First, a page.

NBA players have to be many things to make it in professional basketball. Talented, smart, responsible, resourceful. Some guys rely on elite athleticism, others on pinpoint shooting. Shaun Livingston had many abilities--they earned him a top-5 draft slot right out of high school. But there's one quality that saved him from disaster: adaptability.
I'm not going to show you a video of Livingston's injury. If you really want to see it, look it up yourself. Fair warning: it's brutal. When you see it, it's hard to believe such a thing wouldn't be career-ending. Livingston was with the Clippers when it happened in 2007; the team physician called it " probably the most serious injury you can have to the knee."
Yet here he is, not just playing basketball again, but starting for the Milwaukee Bucks. He arrived in a trade as little more than an afterthought, a throw-in to a trade centered around shedding bad contracts and moving down in the draft. Months later, it seems wrong to call it anything other than the "Shaun Livingston trade."
Even if calling it "inspirational" tips your cheese alarm, Livingston's redemption is undeniably impressive, if only for its improbability. At one time it seemed his injury would be career-ending. Instead, the changes he's made to his game could have us looking back and calling it career-defining.
It's unfair to claim Livingston's potential laid solely in his physical talents back in 2004, but we'd only be deluding ourselves to ignore them. Possessing outstanding size, length, and athleticism for his combo-guard position out of high school, he promised to be a matchup nightmare for defenders, both as a scorer and distributor, as he played over the top of smaller guards. As one of the top high-school players in the country, he received a scholarship from Duke University, but opted to enter the NBA Draft even after signing his Letter of Intent.
His first year with the Clippers was, naturally, an adjustment period, as LA's addition of Sam Cassell pushed him to the 2 for much of his court time. And even before the knee disaster, Shaun struggled to stay on the court, stuck behind entrenched players and plagued by nagging injuries. His lack of outside shooting ability limited his effectiveness unless flanked by strong shooters at other positions, and his physical talents didn't immediately manifest in the form of good defense.
Considering how little court time he had to adjust, or make a name for himself as a player who could contribute in a featured role, the February 26, 2007 knee injury could easily have been a death sentence for his career. Cutting the legs out from under an athletic player with yet-developing auxiliary talents is pretty much the worst-case scenario.
After bouncing in and out of the league--and professional basketball in general--for the next three years, Livingston landed with the Charlotte Bobcats, who signed him to a two-year, $7 million contract in 2010. In his first season with the Bobcats, he finally made it through an entire year with minimal damage. Unsurprisingly, it was his best ever. He shifted back to the point for most of his playing time, and was particularly effective as a defender: the Bobcats' defensive rating was 8 points better with him on the court. His role was still limited, though, playing only 17 minutes per game as Charlotte worked to accommodate a breakout season from D.J. Augustin.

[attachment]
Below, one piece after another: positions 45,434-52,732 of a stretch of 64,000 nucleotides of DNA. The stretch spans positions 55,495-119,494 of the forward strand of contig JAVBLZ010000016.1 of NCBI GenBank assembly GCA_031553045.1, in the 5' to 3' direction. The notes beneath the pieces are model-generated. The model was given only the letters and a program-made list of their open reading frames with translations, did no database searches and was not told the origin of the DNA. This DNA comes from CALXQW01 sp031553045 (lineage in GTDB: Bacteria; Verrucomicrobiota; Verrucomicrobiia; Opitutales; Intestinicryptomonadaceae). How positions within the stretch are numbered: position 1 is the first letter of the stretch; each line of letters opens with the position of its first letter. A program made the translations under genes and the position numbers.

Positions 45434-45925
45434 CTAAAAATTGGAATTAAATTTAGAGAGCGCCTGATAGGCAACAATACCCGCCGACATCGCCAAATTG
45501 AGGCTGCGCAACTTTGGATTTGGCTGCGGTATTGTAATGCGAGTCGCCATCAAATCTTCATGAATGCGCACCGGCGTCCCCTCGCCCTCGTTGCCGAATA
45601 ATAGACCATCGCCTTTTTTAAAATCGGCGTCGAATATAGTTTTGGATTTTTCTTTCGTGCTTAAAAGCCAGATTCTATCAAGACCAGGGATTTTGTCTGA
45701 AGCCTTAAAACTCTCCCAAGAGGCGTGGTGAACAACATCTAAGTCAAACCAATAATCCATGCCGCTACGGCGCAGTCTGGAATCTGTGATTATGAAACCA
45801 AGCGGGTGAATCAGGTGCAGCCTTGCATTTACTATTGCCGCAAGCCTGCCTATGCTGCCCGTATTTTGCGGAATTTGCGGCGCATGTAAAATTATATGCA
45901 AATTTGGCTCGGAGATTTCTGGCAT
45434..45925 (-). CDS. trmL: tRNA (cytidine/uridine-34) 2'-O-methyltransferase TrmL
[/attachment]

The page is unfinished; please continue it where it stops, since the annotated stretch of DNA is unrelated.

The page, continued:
With Augustin playing well and Charlotte management resigned to the fact that the roster as constructed wasn't ready to compete with the elite, the Bobcats pulled the trigger on a three-team deal to grab the seventh pick in last summer's draft. Shaun Livingston was headed to his sixth team.
John Hammond and Co. must be happy he came. Livingston has emerged from the "limited role player" haze to usurp the starting SG spot from Stephen Jackson. While I'm obligated to admit that the move has as much to do with Jackson as it does Livingston, it's still the natural progression Livingston's tale deserves.
If anybody in Milwaukee has earned a featured role, it's Shaun (or Jon Leuer, but rather than nodding in approval at his situation, I'm shaking my fist in frustration). He's currently second on the team in FG%, behind only Leuer, and only Beno Udrih has a higher assist rate. While he's had his share of rough games, there are few shots that Bucks fans feel better watching than his mid-range pull-up.
One of the most pleasantly surprising developments, though, is that his athleticism seems to making a comeback as well. A few years removed from the injury, Livingston's legs are surely as healthy as they've been in some time. He's flashed plenty of explosiveness, especially on a Bucks team starved for exciting individual plays, throwing down emphatic two-hand slams without warning.
That mix of ability, combining both craftiness and sheer power, is what makes many of the NBA's best players who they are. Livingston is a long ways off from the NBA's elite, sure, but I doubt many folks thought he'd ever reach this level again back on February 27, 2007. Still just 26 years old, there's real hope that Livingston could continue to improve. It's probably too early to say for sure what Shaun Livingston is capable of in the future, but what he's overcome in the past speaks for itself.